Italy is far from perfect,
but you don't see this just anywhere...
That brings me to my second point, about suspending your expectations. Expats who come here expecting that things will go smoothly, according to their wishes and in a timely manner will be disappointed, every time. Italians themselves do not have these expectations, ever. On the plus side, when you abandon these expectations, on the rare occasion when things do happen in a smooth, timely manner and according to one’s wishes, it’s all the more gratifying since it is so rare.

4. They expect to change the culture. We all came here because we love Italy, right? And then after a while, we discover there are many unlovable things about Italy. At the top of my very long list is hunting, poor treatment of domestic animals, littering, and an every man (or woman) for himself attitude. The truth is, some of those hunters are our friends and family and while I may not like what they do, they are not monsters. So I just wince every time a shotgun goes off during hunting season—which where I live is pretty much all fall and winter—since I can’t stop the hunters from hunting.  I’ve ratted out my neighbors to the veterinary police, and I’ve picked up other people’s garbage. These are the things I can control.

Sure, there are things you can't get in Italy,
like a big American breakfast.
What I can’t control is how Italians do business, what time they eat, how complicated it is to get a driver’s license, or their exaggerated sense of the bella figura (essentially, saving face). Yet I have an expat friend who hosts his dinner parties at 6:30, wants to write letters to every state agency with which he’s been frustrated (and I’m guessing that’s a lot of letters), expects his Italian business colleagues to adjust to his very aggressive, very American style of doing business, and will regularly send restaurant food back if it’s not exactly to his liking. I’ve told him before and I will tell him again: you’re not going to change Italy, and Italy isn’t going to change for you.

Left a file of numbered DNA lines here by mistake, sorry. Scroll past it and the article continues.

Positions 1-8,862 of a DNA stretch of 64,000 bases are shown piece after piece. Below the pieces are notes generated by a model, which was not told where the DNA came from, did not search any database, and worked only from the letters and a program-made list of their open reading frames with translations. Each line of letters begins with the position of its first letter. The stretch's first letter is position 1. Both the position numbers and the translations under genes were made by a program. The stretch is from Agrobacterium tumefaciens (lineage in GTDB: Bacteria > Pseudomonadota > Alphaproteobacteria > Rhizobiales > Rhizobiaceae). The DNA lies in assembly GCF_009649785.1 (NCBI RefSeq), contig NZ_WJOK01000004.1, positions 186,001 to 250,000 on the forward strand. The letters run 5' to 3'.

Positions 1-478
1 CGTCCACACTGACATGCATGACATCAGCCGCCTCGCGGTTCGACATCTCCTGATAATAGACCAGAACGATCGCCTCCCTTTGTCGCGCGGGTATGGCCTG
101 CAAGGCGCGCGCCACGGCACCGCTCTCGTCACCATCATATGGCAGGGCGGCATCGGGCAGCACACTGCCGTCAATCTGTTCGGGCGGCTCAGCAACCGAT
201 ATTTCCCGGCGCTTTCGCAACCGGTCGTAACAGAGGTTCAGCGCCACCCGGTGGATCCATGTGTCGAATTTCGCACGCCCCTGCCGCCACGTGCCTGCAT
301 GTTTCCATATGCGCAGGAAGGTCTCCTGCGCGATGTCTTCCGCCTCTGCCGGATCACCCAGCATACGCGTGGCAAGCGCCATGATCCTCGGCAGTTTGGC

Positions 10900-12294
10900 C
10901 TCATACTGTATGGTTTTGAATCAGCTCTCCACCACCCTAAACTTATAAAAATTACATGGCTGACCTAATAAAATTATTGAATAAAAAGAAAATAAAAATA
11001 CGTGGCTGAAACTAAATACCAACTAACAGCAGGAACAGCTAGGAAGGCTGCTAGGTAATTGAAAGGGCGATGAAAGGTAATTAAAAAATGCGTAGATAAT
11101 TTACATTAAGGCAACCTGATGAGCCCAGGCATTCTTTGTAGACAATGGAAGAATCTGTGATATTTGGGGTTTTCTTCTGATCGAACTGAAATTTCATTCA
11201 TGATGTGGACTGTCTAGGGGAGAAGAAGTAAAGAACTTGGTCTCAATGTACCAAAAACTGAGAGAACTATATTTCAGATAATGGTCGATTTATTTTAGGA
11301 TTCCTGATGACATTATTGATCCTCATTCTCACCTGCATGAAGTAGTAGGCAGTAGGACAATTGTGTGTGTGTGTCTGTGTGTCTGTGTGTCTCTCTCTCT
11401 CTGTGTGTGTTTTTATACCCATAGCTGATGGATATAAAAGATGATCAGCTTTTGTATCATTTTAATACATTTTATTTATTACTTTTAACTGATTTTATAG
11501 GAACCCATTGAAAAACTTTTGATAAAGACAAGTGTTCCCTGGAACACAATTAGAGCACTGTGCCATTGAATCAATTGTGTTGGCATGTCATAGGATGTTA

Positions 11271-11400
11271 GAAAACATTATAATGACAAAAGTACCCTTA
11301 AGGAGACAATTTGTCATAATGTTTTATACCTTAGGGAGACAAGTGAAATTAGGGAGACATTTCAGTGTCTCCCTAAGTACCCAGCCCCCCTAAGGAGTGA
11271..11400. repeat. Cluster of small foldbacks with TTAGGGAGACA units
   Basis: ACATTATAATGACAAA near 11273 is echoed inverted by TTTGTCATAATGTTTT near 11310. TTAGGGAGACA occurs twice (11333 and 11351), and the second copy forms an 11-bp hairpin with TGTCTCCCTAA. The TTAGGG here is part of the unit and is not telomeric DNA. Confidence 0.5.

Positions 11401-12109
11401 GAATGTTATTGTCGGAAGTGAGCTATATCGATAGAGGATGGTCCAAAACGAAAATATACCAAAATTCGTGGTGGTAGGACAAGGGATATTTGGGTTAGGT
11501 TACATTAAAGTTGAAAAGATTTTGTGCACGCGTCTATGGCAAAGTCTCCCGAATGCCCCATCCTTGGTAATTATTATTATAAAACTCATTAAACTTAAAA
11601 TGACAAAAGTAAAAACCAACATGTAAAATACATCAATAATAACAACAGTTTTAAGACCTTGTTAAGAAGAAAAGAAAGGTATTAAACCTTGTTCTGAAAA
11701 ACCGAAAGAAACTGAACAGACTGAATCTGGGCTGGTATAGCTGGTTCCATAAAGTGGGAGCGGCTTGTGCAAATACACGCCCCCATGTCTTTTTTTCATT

5. They compare cultures—way too much. Yes, I miss peanut butter, Mexican food (fellow expat blogger Toni DeBella and I are of a like mind here), TJMaxx, air conditioning and customer service. Yes, I will, in conversation with Italians, occasionally and quite carefully say something like, “You know, in America, maybe we do ___ a little better than in Italy.” But expats who constantly wax nostalgic about how much more orderly, efficient, friendly, affordable, cleaner and less corrupt their home country is make me wonder why they left.
Or a gratuitously large burger...

I’ve noticed too that this waxing nostalgic (which is really just my nice way of saying “complaining”) has a snowball effect. Before you know it, you find yourself among a group of expats who are condemning just about everything about Italy and Italians—from how they drive, dress, smoke, drink, eat, probably even how they have sex. (For the record, in my limited experience, I have no complaints about the latter.) By doing the group lament, expats put even more space, more “otherness” between themselves and their adopted countrymen and women. It’s negative, isolating, and completely counter to their presumed mission of feeling happier and more at home in Italy.

Then again, maybe I’m lucky. Every time I start to miss the USA, another mass shooting occurs in the land of my birth, and I’m glad I live in a far less violent, trigger-happy, inexplicably prideful nation. I’m glad I live in a country and a continent that doesn’t poison bees and consider protest an act of treason. Sure, I still love the USA and I do miss it at times. But I made my bed of roses, and I’m willing—grateful, really—to lay in it, thorns and all.
But you don't get sh*t like this
just anywhere, either.